The domestic animals were new to her, but she paid them little attention. Lena had come to the lands of men to find a man.

The farmers' huts were windowless, occasionally stone or proper wood but more often wattle and daub. The girl's eyes found chinks when the buildings were lighted, raked the faces of sleepy residents when they stumbled out to relieve themselves on the ground. But the man she sought would not be found in a hovel. It was long months before she came to understand that, however, since her upbringing had been silent about the Herren, the Masters.

As the seasons passed, as a month of searching became twelve, Lena's life was still almost wholly within the Forest. The trips beyond were windows of excitement that sparkled to set off well-loved panels of wood. The tall child had become a tall girl, muscled like a deer but with the same lithe slimness she had borne from the first. The woods folk did most things with grace, but they could not run. Faal watched Lena's sudden fits of exuberance, her flashing spurts across a clearing or through a briar thicket without misstep. His eyes glowed with the wonder and delight of a prophet to whom an angel was descending.

At night his copper nails glinted as they plaited her hair in wondrous fashion.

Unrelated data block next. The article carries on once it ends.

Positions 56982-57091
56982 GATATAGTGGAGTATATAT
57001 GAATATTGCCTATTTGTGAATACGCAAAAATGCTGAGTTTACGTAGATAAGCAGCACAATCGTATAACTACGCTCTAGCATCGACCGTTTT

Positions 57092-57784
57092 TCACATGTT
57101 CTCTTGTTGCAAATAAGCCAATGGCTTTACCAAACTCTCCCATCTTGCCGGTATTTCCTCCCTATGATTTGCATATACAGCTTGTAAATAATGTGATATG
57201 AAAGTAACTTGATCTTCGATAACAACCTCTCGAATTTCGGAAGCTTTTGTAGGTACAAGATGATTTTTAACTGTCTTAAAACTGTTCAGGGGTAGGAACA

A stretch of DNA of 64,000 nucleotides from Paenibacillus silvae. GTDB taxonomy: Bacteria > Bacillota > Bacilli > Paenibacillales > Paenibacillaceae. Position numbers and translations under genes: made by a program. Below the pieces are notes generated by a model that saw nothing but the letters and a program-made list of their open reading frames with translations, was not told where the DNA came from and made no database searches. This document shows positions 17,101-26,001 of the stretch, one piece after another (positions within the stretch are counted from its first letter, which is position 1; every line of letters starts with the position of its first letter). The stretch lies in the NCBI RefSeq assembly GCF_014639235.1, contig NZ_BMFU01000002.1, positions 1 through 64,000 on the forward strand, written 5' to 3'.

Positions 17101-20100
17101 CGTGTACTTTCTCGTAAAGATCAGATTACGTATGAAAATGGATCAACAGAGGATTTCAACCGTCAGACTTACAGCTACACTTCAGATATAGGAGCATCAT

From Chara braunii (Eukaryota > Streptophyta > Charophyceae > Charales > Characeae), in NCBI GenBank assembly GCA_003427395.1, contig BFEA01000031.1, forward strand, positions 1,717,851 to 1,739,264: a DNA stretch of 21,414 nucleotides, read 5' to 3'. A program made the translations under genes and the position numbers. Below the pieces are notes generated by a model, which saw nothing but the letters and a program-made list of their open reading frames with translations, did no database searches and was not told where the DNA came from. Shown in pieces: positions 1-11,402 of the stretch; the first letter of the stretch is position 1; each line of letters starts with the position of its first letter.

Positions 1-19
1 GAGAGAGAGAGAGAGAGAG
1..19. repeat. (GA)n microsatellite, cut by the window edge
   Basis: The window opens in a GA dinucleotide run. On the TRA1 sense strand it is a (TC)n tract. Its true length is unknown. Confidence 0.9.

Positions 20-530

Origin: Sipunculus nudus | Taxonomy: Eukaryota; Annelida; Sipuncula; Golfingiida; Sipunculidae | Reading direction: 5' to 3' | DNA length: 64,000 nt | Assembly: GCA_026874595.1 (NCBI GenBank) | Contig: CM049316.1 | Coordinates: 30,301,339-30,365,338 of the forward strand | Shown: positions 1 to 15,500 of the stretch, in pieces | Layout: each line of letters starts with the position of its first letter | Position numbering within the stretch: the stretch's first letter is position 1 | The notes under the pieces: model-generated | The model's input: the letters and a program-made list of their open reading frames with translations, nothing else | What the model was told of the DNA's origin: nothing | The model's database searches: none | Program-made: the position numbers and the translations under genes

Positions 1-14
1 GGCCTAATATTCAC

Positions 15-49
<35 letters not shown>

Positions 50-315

In a human world with little romance, the golden wraith became a legend before she was truly a rumor. Cottagers nodded and swilled thin beer as one of their number embellished an instant's vision. Sometimes Lena became a messenger from God or a Hell-sprite, searching for an infant's soul to steal. More often the stories were rooted deeper in the soul-earth of the peasants than Christ would ever be, and lowered voices spoke of Forest shadows and spirits of the Earth.

Marvel in most listeners became professional curiosity in gray Rausch the huntsman. His belt knife, honed to a wire edge on a stream-tumbled egg of granite, had silver mountings and the rampant wyvern crest of the von Arnheims. The late Ritter, Karl's father Otto, had presented it to Rausch twenty-one years before to replace the knife his junior huntsman had broken on a boar's scapula. Barehanded, ignoring the blood-slick tusks, Rausch had wrestled the beast to the dirt at the feet of the Ritter's pregnant wife. From that day he rode at Otto's right stirrup and that of Karl after him. He would not have exchanged that blade for the Emperor's sceptre.